OU Disproves Speech Infringement Claims
The statement came from Interim Vice President of Student Affairs Ryan Lombardi, who said the university has no such policy.
The Foundation for Individual Rights in Education (FIRE) published an article on its blog, The Torch, describing the story of OU freshman Jillyan Burns, whose residential coordinator made her take down a political poster criticizing both President Barack Obama and Governor Mitt Romney.
Burn’s Residential Coordinator said it was university policy that students cannot display political posters in dorms until 14 days prior to the election. But in fact, the policy exists solely for the purposes of Student Senate elections, not general elections.
“A staff member simply misinterpreted the policy,” said Lombardi. “We do not have a policy of censorship along anything of those lines.”
“As soon as we were made aware of this we said, ‘oh my gosh, what happened?’ and we corrected that with the staff member,” said Lombardi.
After Burns elicited FIRE’s involvement, the organization took the issue to the administration, writing to President Roderick McDavis. Burn’s RC was contacted and asked to correct the issue. According to VP Lombardi, the RC has since apologized to Burns.
“Somehow this has turned into us trying to censor political activism, from which is the furthest thing we try to do at this campus,” said Lombardi. “I understand where they are coming from and why they would try to claim that victory to get some attention.”
“[Political posters] are all over the place in Athens and on campus, and we always support different student groups to host forums and other kinds of conversations,” said Lombardi of student activism.
“Though we’re happy that Ohio University quickly realized and corrected its error, we’re still concerned that universities are willing to obstruct their students’ political expression in the first place,” said Peter Bonilla, associate director of FIRE’s Individual Rights Defense Program in the article. “This latest incident shows that there is still great capacity for confusion when it comes to a student’s right to speak his or her mind on political matters.”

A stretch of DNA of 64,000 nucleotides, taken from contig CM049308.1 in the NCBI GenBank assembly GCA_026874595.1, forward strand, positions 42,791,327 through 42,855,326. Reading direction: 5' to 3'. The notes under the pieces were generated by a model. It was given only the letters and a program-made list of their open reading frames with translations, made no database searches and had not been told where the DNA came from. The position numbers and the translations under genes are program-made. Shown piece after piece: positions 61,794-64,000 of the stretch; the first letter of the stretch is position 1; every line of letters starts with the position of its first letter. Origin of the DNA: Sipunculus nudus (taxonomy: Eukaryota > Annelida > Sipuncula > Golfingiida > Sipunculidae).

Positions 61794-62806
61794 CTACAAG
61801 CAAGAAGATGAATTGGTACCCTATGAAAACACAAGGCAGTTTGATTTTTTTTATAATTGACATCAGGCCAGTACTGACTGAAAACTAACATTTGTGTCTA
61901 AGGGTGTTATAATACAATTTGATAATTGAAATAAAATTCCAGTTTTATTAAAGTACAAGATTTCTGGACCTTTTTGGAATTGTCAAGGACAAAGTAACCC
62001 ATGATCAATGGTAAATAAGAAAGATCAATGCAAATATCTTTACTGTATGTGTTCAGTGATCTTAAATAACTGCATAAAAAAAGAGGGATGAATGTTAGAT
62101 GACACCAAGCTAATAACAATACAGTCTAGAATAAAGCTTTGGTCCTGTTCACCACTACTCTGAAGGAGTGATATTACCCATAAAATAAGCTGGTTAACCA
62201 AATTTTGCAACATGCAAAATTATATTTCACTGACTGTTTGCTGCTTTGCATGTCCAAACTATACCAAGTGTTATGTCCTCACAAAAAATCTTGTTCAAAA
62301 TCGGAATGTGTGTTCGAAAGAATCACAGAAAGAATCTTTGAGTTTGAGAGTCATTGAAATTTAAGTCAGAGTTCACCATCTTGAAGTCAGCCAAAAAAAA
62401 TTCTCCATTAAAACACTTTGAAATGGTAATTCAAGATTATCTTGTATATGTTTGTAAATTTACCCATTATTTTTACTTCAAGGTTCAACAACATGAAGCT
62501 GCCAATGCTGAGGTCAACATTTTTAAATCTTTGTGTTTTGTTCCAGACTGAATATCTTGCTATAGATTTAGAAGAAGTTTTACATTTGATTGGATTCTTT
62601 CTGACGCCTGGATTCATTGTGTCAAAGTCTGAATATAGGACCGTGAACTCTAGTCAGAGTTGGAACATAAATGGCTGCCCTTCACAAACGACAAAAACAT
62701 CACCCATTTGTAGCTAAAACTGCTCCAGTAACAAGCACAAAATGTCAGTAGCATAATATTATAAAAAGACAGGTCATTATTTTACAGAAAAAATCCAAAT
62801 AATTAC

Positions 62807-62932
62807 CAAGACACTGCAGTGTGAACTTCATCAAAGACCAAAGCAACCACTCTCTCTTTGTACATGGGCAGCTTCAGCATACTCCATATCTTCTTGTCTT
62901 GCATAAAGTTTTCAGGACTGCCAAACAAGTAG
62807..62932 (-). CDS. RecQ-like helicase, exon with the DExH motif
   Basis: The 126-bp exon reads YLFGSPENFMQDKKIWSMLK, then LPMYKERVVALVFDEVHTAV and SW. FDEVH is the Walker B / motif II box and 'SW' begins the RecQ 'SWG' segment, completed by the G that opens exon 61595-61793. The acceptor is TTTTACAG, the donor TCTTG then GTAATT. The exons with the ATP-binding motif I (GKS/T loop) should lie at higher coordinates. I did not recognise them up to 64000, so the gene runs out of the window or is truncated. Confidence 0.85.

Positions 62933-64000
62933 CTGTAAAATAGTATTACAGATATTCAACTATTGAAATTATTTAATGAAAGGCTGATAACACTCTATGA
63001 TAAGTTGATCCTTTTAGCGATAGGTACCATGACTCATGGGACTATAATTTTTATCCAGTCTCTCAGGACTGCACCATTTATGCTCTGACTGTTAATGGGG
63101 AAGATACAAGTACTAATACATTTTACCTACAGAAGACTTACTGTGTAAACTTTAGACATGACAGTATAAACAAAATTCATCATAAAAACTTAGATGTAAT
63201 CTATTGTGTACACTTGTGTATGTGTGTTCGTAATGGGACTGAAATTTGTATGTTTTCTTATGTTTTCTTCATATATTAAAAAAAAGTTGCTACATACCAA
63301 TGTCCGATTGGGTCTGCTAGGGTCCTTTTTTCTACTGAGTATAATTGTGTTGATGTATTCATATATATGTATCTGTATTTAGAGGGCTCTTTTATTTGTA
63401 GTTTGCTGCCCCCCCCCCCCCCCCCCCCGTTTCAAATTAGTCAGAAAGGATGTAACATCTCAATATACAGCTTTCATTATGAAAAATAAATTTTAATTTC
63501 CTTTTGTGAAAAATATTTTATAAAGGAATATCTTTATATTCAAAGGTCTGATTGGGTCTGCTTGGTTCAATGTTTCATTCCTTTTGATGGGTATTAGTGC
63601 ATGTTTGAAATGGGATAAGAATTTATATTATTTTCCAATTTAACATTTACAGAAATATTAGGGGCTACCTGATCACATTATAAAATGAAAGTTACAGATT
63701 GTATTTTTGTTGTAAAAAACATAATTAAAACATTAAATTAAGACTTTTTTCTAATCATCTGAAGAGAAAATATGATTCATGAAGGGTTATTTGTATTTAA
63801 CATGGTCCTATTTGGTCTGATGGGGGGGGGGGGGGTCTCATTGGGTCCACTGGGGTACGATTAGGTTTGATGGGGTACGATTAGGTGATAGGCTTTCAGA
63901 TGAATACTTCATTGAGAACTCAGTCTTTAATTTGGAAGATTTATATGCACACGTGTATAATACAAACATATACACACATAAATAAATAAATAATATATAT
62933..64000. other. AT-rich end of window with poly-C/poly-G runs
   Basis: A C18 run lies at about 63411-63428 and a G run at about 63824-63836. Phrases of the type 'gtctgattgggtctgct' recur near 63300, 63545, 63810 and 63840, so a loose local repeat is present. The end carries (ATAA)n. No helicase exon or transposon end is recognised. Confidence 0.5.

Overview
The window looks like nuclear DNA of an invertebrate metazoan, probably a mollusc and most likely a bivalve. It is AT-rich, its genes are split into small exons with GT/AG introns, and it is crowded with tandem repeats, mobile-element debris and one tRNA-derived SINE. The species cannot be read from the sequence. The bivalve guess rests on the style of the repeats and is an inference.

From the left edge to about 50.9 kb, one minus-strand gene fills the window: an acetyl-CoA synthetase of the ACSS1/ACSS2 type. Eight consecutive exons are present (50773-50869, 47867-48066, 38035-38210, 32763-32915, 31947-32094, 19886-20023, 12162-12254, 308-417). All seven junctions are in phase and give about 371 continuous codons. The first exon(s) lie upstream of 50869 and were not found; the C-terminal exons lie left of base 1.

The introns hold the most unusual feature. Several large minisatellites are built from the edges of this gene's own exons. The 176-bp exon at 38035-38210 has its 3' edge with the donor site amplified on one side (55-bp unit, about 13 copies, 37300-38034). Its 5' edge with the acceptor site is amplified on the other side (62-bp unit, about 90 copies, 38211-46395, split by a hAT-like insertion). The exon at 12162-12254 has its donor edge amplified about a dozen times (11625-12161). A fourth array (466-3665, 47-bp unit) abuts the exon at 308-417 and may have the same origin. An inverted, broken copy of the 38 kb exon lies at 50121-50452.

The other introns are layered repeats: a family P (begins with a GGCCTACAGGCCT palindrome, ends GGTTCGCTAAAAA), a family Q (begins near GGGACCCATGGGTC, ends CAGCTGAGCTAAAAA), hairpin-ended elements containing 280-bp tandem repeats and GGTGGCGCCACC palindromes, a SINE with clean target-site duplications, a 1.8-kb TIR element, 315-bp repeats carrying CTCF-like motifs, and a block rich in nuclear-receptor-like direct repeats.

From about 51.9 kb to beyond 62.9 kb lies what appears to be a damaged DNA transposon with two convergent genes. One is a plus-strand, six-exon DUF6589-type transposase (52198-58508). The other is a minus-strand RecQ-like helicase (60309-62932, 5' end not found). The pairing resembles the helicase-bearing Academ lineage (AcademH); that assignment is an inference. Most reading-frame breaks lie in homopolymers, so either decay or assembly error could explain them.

Though the university has corrected the mistake and disproved the claims, Burns said she believes FIRE’s article is still “appropriate.”
“Not just because of the poster policy that we’ve debunked by getting FIRE involved, but because of other policies,” said Burns, referring to FIRE’s red light rating of OU.
FIRE’s website rates both public and private U.S. universities on a red, yellow and green scale, where red universities are seen to infringe on freedom of speech and green universities have no infringements on speech.
“I think the purpose of the article, in my opinion, was just to get some attention toward public universities and their infringement on individual rights,” said Burns. The article, she said, was meant to “let there be some type of confidence in other students’ minds, and at other universities that have stricter speech policies than OU, that they can have backup like FIRE.”
OU is currently ranked as a red university because of several of its Student Code of Conduct policies, most notably its policies on sexual harassment and mental or bodily harm.
The policy on sexual harassment includes speech-related harassment, such as sexually explicit jokes or comments, which FIRE has determined violates a student’s individual rights.
In 2009, FIRE sent a letter to President Roderick McDavis to warn that if the policies are not changed, the university may be judicially charged. The university declined to change its policy and no such charges have been made.